I was so vain about my boots.
About a year ago I purchased a beautiful pair of Blundstone boots (Blundstone 1308 – Chisel Toe in Rustic Black to be exact). Finally I was wearing something cool! I could even feel some of that coolness seeping into me. I loved those boots – not just trendy but comfy too! Qualities increasingly harder to find as I get older, my feet get wider, and my arches get fussier.
I particularly loved their rustic look: not quite suede but not a hard polish either. A soft brushed finish that wasn’t really one solid colour but a mystery of gentle blacks. Oh I was so vain about my boots! I could wear them with anything – skirts, pants, jeans , dressy, casual…they looked so good and felt so great!
Last month I was in the Toronto airport on my way to the magnificent city that is Halifax. I wandered by the shoe shine stand and wondered what it would be like to get a shoe shine. Looked pretty nice. Something the men did. Sit around and talk about important things while getting one’s shoes spiffed up. Many days later I was back in the Toronto airport. Invigorated by my East Coast experience…with more time on my hands. Too much time. The airport was hectic. Except at the shoe shine stand. Hmm. $8 for a suede boost. I’ll try it…
They’re suede I said as I sat down. “I’ll make them look good my friend” or words to that effect. “My friend, my friend, my friend…” Over and over again from the big burly man who was more interested in getting another customer than in making my boots look good.
The seat was very uncomfortable to me. Not physically but “energetically” as my step-mother would say. The shoe shine stand design separates the feet (for ease of polish I imagine) but also separates the legs. This meant that I was sitting with my legs wide open and a strange man standing in between them. Was it years of training in keeping my legs together that made me so uncomfortable or did I instinctively know that I was opening my energy in too intimate a fashion? Eventually I shut my knees and decided that sitting awkwardly was better than feeling my space invaded by “my friend” whom I was rapidly beginning to dislike.
There was little to no care put into the shining of my beloved Blundstones.
Just the repeated slapping on of goop that got onto everything followed by an electric buffer. Not at all the attention to detail my Dad put into his work when he shined up the shoes in our house when I was little. (Thanks Dad for those happy memories of the joy you took in polishing the clopper-hoppers or whatever weird rhyming name it was you used for boots and shoes!)
An electric buffer. That’s probably not at all good for the “rustic” finish. And what’s with all that whitish goo and the black polish?
The thing is, I couldn’t really see my boots as they were being polished; what with the angle of the chair, the placement of my feet, and the holding together of my knees.
I knew it wasn’t going well but I said nothing. I sat in that awkward chair and let a person I didn’t know and will probably never see again wreck my boots. All because of – what? Politeness? Fear? Not knowing how to ask for what I want?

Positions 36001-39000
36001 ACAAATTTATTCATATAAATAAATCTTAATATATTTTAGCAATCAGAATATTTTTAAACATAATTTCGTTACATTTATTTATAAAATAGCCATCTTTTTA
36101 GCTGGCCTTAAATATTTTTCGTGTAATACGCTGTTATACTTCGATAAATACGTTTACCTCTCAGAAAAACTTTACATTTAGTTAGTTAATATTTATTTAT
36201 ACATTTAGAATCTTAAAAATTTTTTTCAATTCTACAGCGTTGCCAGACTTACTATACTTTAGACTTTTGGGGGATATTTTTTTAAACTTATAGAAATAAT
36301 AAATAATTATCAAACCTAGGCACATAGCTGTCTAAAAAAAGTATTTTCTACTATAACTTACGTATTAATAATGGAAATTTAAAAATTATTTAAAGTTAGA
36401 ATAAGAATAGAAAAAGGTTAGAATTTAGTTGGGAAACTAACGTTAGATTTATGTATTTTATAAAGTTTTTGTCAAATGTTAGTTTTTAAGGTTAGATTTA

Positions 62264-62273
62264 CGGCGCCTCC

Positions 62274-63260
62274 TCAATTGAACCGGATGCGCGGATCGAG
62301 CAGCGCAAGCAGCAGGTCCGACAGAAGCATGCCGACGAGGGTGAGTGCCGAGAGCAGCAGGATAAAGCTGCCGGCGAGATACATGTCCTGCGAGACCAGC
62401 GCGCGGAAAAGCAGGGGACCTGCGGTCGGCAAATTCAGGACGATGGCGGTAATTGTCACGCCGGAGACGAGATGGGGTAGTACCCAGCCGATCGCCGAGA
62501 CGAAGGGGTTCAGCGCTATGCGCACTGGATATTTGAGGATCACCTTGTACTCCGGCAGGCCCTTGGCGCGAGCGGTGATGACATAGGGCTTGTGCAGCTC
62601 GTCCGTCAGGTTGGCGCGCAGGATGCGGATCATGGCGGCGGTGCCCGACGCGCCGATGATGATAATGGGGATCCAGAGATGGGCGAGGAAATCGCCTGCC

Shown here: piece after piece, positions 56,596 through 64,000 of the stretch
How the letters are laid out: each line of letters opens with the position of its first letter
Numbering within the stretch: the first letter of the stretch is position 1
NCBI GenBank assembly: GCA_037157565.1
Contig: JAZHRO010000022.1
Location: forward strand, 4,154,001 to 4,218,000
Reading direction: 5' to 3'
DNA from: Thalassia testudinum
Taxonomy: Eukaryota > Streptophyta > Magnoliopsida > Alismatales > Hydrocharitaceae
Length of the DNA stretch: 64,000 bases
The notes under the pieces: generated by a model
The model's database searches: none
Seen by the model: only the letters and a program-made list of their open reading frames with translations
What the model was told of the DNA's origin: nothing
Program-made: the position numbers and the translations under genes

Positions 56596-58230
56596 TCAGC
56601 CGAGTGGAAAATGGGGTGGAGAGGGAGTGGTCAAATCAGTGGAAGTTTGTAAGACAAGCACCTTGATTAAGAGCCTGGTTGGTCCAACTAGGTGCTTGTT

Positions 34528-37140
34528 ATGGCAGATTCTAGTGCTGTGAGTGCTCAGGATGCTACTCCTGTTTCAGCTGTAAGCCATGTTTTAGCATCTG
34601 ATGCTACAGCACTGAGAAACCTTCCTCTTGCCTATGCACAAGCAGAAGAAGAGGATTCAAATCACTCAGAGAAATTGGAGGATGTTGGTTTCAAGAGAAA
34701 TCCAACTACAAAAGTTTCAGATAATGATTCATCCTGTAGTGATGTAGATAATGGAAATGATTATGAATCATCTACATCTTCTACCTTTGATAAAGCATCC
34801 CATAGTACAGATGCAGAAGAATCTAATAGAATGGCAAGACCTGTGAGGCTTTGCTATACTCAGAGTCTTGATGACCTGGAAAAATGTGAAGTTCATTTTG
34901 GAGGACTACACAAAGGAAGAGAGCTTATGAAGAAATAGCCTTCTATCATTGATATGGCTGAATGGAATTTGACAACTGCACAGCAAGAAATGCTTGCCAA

Not only did I sit there and put up with something I didn’t like I paid the guy for doing it. Keep the change I said as I handed him a ten and leapt off the stand. I just wanted it to be over. And it was. Sort of.
I looked down at my beloved (beloved!!) Blundstones and hated what I saw.
They looked so different. No more mysterious soft black colour. Even the chisel toe shape seemed polished out of them. And they reeked of polish. Great. Whoever sits beside me for the three hour plane ride home is going to hate me and my no longer cool and trendy boots.
I tried washing off the polish. But polish in Toronto (and probably everywhere else) is waterproof. I tried wiping it off. Nothing. Luckily the smell seemed to dissipate by the time I got on the plane.
I tried wearing my boots a couple of times after I got home. Every time I looked at them I saw ugliness and felt the gross energy of you’re-not-really-my-friend coupled with my failure to speak up for myself. I thought about just giving those boots away. After all, their beauty was dead to me. Scrubbed off by an electric buffer on a hair dryer and then suffocated in layers of goo.
What to do with my original pair? They still felt OK. Who am I kidding they felt great.
I decided to put keys on them.
Really, they’re my boots. I can do whatever I want with them. Dye them, paint them, chisel into them, burn them, brand them, throw them away…
I did a bit of reading about cleaning suede and leather and discovered that some people use isopropyl rubbing alcohol to clean off unwanted finishes. So I bought a nail brush, dug out some rubbing alcohol, and set to scrubbing.
Slowly the bad energy of the show shine experience faded and my beloved boots returned to me. They’re a little more “mysterious shades of grey” then “mysterious shades of black” but they are mine once more.
I had a set of antique keys that I picked up at a flea market last year. I dipped them in black and pewter paints and then “printed” them onto my boots. Some of the prints were more successful than others. I went over the prints with a black pen and then a silver one to give them more shape and definition. I used nail polish remover to clean up my spills (it sorta worked).
I’m not sure what I think of my new boots. I’m a bit self conscious about the keys. It will probably be awhile before I wear them with anything other than long pants that cover the prints/drawings. But I’ve reworked them enough so I’m declaring these keys finished.
Here they are in all their glory: